The place is intended to become a rice factory, it is a very big site, with enough place of future expansion. The main part of the factory is going to be a steel structure, not a concrete one like most other building in Iraq, and most of us are seeing a steel structure of this size for the first time, one have to be really careful when he builds something as rare as that, actually none of us has experienced doing steel structures this size, well there has to be first time for everything. The site is in a small village, very small and is almost defined by the main highway. I think the village is living on the many factories spread around the area.

  Since the place is almost in the desert, we always get strong wind there, strong sun, and many dust storms. A few days ago there was a huge dust storm that made the whole place look RED, we took a picture of the whole engineering staff, and it looked like it has been taken in Venus. Neon tubes looked blue to me, and the room was all blue, almost like you were living underwater, it was a very funny day and I came home with dust all over me, and my hair looked yellow. And just yesterday we had to wait for one of the builders to complete his work until we could call it a day and go home, so we had to stay after the normal working hours waiting for him and his crew to finish work, we were 8 engineers of different ages, so we brought a ball, made two teams, and played football until he was finished, and the funny thing is that the guys who didn't play finished the water so that we the guys who played, thirsty after the game, would find no water to drink. It is amazing isn't it, with the war going around us some still can find their way to happiness.

Sunday, July 10, 2005

Internet in Iraq

  It feels really weird sitting in an internet cafe in Baghdad, it seems that the Iraqis in internet cafes are very interested in privacy, the computer am sitting on right now has got to plastic plates on the sides of it's monitor to prevent any other user from seeing what I do, but it is equipped with anything an internet surfer or chatter might need, beginning from fast internet and ending in a webcam. It has got multiple other internet programs, which are shortcutted all in the desktop. Some are user installed and some are installed by the owner of the cafe.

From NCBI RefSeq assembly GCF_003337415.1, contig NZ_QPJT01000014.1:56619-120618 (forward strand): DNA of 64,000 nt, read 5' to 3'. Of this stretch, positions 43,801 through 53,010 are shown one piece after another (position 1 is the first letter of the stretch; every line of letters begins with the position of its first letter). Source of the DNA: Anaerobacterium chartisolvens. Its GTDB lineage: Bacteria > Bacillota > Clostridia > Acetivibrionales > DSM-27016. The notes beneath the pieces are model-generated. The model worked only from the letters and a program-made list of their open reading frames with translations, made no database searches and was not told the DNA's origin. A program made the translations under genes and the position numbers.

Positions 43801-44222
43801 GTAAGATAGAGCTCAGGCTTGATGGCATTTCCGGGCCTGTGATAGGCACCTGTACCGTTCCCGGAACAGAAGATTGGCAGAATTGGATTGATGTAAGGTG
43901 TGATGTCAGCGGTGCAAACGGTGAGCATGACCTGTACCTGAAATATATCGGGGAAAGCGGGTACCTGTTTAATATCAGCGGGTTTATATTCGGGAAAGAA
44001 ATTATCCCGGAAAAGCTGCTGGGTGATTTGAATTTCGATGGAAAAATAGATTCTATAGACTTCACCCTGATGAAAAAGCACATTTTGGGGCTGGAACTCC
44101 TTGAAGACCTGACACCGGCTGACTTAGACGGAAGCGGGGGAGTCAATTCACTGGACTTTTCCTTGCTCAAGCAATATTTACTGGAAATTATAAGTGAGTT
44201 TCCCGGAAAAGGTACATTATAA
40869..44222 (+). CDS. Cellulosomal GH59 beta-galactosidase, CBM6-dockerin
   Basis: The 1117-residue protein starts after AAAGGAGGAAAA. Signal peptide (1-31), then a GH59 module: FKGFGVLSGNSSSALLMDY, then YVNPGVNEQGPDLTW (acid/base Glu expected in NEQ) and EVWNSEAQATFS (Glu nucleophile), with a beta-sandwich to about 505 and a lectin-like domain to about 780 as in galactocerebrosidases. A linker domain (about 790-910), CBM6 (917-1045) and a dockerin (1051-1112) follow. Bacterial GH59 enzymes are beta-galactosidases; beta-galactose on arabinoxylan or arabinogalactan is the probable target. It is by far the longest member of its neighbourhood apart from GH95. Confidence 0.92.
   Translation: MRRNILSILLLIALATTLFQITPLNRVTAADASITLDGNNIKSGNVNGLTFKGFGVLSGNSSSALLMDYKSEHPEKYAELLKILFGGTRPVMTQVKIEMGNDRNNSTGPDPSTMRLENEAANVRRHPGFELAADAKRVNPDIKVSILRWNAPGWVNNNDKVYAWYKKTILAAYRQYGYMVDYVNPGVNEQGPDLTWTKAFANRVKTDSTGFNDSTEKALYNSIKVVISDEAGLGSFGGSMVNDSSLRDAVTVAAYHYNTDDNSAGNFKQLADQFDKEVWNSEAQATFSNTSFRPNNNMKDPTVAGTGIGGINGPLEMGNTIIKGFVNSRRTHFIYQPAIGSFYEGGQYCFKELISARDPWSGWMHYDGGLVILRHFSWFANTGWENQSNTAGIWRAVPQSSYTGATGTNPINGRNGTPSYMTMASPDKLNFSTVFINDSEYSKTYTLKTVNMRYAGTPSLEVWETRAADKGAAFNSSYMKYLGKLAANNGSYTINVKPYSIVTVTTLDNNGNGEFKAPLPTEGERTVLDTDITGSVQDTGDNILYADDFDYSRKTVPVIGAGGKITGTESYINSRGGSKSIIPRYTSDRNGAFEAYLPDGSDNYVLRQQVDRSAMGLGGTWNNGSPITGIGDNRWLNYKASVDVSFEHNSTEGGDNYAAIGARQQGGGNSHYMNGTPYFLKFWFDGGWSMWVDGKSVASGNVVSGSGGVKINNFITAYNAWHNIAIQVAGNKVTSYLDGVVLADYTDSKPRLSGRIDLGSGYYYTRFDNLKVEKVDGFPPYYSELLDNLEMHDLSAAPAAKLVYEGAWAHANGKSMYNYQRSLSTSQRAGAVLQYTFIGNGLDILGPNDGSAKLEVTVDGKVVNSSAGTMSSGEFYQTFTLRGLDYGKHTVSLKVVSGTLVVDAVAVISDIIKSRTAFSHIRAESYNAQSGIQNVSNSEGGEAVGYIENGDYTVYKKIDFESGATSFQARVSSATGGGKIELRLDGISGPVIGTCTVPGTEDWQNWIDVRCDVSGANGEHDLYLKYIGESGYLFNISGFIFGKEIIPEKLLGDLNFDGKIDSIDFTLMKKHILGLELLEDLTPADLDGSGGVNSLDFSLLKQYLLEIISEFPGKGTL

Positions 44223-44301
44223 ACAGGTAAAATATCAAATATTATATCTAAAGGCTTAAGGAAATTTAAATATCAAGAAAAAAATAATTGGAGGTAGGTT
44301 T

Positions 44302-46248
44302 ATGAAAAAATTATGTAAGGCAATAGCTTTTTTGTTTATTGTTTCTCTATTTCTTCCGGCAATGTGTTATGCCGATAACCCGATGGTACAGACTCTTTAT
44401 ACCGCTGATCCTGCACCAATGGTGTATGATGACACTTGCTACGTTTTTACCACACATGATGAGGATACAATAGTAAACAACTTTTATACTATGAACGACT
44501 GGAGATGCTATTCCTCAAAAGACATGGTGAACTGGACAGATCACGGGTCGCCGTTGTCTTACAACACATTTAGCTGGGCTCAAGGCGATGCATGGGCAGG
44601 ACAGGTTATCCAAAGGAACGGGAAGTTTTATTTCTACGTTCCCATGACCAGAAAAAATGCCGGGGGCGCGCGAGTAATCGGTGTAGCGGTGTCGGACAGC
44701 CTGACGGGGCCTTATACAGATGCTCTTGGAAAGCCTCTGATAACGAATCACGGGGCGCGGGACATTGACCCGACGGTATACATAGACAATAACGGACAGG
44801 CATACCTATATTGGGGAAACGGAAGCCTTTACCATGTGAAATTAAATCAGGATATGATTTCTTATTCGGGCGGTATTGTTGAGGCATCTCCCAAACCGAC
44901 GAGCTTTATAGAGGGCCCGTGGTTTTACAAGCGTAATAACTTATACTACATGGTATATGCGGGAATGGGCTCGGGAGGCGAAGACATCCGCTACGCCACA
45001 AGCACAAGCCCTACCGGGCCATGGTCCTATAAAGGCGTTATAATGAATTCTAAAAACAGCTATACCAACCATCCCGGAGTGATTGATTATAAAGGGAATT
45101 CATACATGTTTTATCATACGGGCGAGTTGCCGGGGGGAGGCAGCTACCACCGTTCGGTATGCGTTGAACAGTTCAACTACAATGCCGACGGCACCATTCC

Now this brings me to another chapter of the Average Iraqi Life. How does the Average Iraqi handles internet. Most of the new young men of the country know how to use internet, and have at least a Yahoo email accounts. Strange as it is, most Iraqis begin their internet experiment with chatting, and the majority of them doesn't do anything but chat, entering user rooms, clubs, political debates sometimes, even fightclubs... Then some of them, those who are able to speak English might find their ways into other areas of the internet, like yahoo groups, skype, kazaa and blogger. The names I mentioned are just samples, some find their other ways, it depends on the tastes of the Iraqi. The strange thing is I find that most of most of my friends who know the address of my blog, does read it, but they don't dare blog, they don't even dare comment, even if they find something really provoking.

  The only way to get internet before the war was by Dial Up. But it was censored, every web location you go to is noted and everything you do in it in known, and the dial up was really hard to reach, because it was the only number in Iraq, and it still is. After the war things changed; First there was a few other dial up numbers which you connect to them free, since it was still chaos and the U.S. wanted to maintain a good image. Then those disappeared and the dial up system came back, but it was different, much expanded and not censored, and then the wireless entered Iraq, it is a satellite connection networked around multiple subscribed users, but it is not very stable. In my case we have been to two providers until now and thinking of trying a third, not satisfied with the service so far.

  Today I went to the university, by the way I had succeeded my exams and I came fifth on my class. In a class of almost sixty students only eighteen of them passed from first attempt, not a very good figure, it was almost twice the number last year. Well as some of you might have noted from the comments of my last post, I have became 20 on Thursday, and when I got my first congratulation I had completely forgotten that this was my birthday, I usually see it coming days ago, but this time I was the last to know. Anyway, thank you all.